Primitive Ignorant: The Life or Death EP (Something In Construction) - review | Under The Radar Magazine Under the Radar | Music Blog for the Indie Music Magazine
Sunday, January 16th, 2022  

Primitive Ignorant

Life or Death EP

Something In Construction

Dec 01, 2021 Web Exclusive Bookmark and Share


With over 20 years experience playing in bands; some you might be quite familiar with, others not so; Sym Gharial has amassed a wealth of knowledge and ideas when it comes to creating music.

So, it shouldn’t come as any surprise that Life or Death EP, his latest collection of musical pieces as Primitive Ignorant, represents a multi-faceted and incisive journey across numerous genres and styles. Following on from last year’s debut LP, Sikh Punk, each of the six vignettes that make up this EP has its own purpose, its own place for being here.

That includes the introductory “Back From the Dead,” which at just under 40 seconds long is basically the sound of an ECG machine gathering pace. Its significance relates to Gharial’s close escapes from death while an addict in his younger days. Harrowing yet abundantly necessary in this context, it sets the scene impeccably for lead single “High Rise Vampires.” It’s a song that could easily be described as Nine Inch Nails making a James Bond theme with Alan Moulder at the controls. Gharial’s candid lyrics reveals one of his darkest times coming out of addiction, and how his second near miss with death coincided with the birth of his first child. It’s all delivered impeccably by guest vocalist Jamie Hall. Industrial beats underpin the song’s core, Gharial’s reflective nuances making for an altogether disturbing yet insatiable package.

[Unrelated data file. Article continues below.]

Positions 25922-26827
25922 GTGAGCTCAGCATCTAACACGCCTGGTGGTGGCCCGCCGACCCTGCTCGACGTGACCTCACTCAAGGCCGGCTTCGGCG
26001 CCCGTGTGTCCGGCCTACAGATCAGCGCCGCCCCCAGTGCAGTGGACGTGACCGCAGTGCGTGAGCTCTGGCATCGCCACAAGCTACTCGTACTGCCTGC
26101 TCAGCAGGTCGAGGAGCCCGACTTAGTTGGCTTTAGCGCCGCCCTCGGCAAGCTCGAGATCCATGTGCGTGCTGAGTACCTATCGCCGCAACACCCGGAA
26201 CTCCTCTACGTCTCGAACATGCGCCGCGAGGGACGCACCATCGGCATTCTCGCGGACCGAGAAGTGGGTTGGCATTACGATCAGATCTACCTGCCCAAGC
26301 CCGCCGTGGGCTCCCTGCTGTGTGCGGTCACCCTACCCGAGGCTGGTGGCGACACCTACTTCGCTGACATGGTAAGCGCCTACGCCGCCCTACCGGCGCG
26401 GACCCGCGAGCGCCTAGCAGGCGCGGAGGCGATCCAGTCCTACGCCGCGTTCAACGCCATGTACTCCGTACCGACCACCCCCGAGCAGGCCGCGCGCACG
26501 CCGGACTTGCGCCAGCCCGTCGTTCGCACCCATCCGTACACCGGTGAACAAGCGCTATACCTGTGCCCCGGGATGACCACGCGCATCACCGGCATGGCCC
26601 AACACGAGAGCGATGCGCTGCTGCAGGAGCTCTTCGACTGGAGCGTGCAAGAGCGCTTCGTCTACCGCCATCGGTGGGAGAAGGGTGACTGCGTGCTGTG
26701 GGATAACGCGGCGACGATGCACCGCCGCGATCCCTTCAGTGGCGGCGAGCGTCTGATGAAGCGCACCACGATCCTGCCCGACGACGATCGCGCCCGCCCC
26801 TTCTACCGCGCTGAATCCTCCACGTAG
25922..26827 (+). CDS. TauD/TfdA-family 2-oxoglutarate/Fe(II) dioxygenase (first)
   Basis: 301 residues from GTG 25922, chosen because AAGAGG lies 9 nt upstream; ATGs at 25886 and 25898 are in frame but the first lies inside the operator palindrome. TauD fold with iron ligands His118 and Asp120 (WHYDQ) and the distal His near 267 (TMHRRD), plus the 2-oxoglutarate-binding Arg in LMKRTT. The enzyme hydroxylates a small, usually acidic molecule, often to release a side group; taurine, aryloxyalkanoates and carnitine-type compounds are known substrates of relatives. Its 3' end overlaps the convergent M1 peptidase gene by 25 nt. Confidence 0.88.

On “Death Threats,” Gharial tackles an entirely different subject: hate crime. Centered around the death threats he received in relation to the artwork on Sikh Punk last year, “Death Threats” takes an incendiary look at 21st century Britain through its divisive, post-Brexit looking glass. Musically reminiscent of late ‘90s/early ‘00s big beat but with a mechanically modern twist, it once again highlights Gharial’s versatility as both a composer and arranger.

Meanwhile, “Crystal World” could be an alternative take on Massive Attack’s “Unfinished Sympathy,” only seen through the eyes of someone looking back at their past and reflecting on what might have been. Named after a J.G. Ballard science fiction novel, it’s arguably the most instantaneous, radio friendly cut here. With guest vocalist Katie Kaboose in fine voice throughout, “Crystal World” takes on a euphoric guise all of its own.

Sordid Soundsystem’s Rebirth reworking of “Lost in the Riot,” the lead track from Primitive Ignorant’s previous EP Infant Joy on Midnight Streets, clocks in at just 16 seconds short of 10 minutes. Its colossal, hypnotic like mantra is quite soothing in the midst of the rest of the EP. While closing number, “Amaya,” finds Gharial’s daughter of the same name collaborating via heartbeats recorded while she was in the womb culminating in cries of joy at its climax.

Overall, this is another impressive collection of songs from Primitive Ignorant. Its thematic journey from the jaws of death to the celebration of new life quite apt for an EP that tackles a range of emotions in exquisite fashion. (www.primitiveignorant.bandcamp.com)

Author rating: 8/10

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Average reader rating: 6/10



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